Nebraska is known for its rolling cornfields in America’s heartland, and agriculture is so thick in the state that people there can smell the fresh produce in the air. Many more in the U.S. might end up tasting the hearty vegetables as well. But one concern about new technologies that use crops for fuel is that those crops, and the land on which they’re grown, isn’t being used for food.

Researchers such as Gayathri Gopalakrishnan are searching for ways to change how American farmers and consumers think about biofuels, though. Her team seeks to turn once-ignored marginal land — places considered to have inadequate soil quality for producing crops — and contaminated water into useful resources. She believes American farmers might soon grow non-food crops for fuel using those resources. If researchers succeed, it could also help to conserve clean water supplies without competing with farmland used to grow food.

Gayathri, an environmental engineer at Argonne National Laboratory near Chicago, knows scientists will have to work across disciplines to find solutions.

“People focus on one system — only crops, only fuel, only environmental problems — in a world where they’re actually tightly intertwined,” she says. “If you put them all together, problems in one sector can become resources for another.”

Gayathri co-authored a recent study called “Biofuels, Land and Water: A Systems Approach to Sustainability.” Along with her fellow Argonne researchers, she focused their research on Nebraska, a key biomass-producing state. The study considered agriculture, energy and the environment as a single system instead of separate entities.

The researchers mapped out marginal land they believe could be used to grow biomass for fuel, including some areas that only act as buffers around roads. Utilizing these sites for biofuel production could meet up to 22 percent of Nebraska’s energy requirements, according to the study, which is 11 times the energy the state currently produces from biomass.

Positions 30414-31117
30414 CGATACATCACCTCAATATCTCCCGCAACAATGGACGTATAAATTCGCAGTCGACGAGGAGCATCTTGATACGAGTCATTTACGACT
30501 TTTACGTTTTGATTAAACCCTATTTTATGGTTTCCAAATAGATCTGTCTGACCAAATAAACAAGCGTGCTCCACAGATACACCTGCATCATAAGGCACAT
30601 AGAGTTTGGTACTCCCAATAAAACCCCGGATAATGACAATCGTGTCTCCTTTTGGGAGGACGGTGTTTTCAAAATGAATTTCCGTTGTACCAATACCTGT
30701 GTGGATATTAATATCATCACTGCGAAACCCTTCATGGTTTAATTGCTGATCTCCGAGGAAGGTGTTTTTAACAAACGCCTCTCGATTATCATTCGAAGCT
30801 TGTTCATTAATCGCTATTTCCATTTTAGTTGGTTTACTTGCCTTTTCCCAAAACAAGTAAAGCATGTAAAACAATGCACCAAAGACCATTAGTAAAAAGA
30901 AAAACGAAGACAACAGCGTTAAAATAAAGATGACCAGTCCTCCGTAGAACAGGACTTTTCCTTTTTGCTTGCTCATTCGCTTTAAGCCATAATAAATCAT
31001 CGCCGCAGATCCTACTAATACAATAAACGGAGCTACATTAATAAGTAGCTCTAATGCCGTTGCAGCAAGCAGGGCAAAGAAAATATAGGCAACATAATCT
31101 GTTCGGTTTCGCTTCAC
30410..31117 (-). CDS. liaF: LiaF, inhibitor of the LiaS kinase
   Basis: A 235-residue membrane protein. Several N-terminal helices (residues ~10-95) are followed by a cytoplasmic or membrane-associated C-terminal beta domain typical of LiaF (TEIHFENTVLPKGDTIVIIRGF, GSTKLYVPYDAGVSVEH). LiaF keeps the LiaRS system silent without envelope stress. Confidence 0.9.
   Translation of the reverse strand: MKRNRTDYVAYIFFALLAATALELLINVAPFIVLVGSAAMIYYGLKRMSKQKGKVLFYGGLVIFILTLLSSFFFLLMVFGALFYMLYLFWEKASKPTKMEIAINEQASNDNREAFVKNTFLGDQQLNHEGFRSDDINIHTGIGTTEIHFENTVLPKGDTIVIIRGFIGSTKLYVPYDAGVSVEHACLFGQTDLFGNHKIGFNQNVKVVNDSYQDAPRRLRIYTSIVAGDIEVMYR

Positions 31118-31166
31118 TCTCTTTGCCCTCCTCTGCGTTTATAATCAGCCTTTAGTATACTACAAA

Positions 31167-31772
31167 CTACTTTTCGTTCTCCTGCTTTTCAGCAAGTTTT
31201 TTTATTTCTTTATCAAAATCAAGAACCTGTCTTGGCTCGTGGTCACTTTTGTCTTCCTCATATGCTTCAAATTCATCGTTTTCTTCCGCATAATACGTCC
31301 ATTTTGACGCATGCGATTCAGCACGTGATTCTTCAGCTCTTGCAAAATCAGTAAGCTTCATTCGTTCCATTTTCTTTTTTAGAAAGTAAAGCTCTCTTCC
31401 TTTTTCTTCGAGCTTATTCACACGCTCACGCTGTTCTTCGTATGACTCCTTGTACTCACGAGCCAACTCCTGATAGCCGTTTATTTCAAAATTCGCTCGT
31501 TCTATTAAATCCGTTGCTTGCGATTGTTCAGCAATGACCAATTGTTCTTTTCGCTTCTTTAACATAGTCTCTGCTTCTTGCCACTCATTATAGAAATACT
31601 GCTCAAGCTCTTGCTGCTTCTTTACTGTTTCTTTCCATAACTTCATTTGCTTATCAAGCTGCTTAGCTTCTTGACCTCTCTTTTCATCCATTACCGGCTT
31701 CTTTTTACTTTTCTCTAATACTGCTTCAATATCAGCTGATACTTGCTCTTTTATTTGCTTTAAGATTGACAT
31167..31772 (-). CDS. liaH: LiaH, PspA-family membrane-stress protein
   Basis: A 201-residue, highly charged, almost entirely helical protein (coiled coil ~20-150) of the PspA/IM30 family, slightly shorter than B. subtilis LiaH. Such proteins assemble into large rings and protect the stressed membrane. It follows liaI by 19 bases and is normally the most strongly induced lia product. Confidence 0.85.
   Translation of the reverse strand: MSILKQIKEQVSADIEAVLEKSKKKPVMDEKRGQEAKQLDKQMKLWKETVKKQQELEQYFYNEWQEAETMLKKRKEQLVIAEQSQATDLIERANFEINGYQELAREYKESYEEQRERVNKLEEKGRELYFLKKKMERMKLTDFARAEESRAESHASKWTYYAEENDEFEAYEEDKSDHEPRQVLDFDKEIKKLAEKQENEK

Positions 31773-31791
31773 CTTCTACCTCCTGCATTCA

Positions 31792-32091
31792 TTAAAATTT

Her earlier research in phytoremediation, a process that uses plants to draw harmful pollutants from the soil, is what stimulated Gayathri’s interest in biomass, she says.

“My colleague and I have worked to clean up chemicals with plants, and some of the plants made good biomass crops too,” she says. “The ideas seemed to fit together, so growing plants that can clean up chemicals and then be used for biomass makes sense.”

Gayathri’s team identified areas in Nebraska where nitrate-contaminated groundwater and wastewater could be used to grow crops that can be converted into biofuels. The researchers found a 96-percent overlap between marginal land and contaminated water, meaning there is high potential for sustainable production of non-food biofuel crops known as feedstocks in those areas.

“I think there is definitely a lot of potential for using this approach, both to benefit the environment and from the economics of the biomass perspective,” Gayathri says. “We are hoping to expand the field testing to look at other states.”

The approach could obviously yield economic benefits in addition to the environmental ones, so using feedstocks to restore degraded land and water resources and to produce a transportation fuel is a win-win situation, she says. Farmers can use water impaired as a result of farm operations to beneficially reuse nutrients, saving the environment and money.



“We get renewable energy at a lower cost, clean water, increased biodiversity and an improved rural economy,” she says.

The Argonne study was sponsored by the Biomass Program within the U.S. Department of Energy’s Office of Energy Efficiency and Renewable Energy.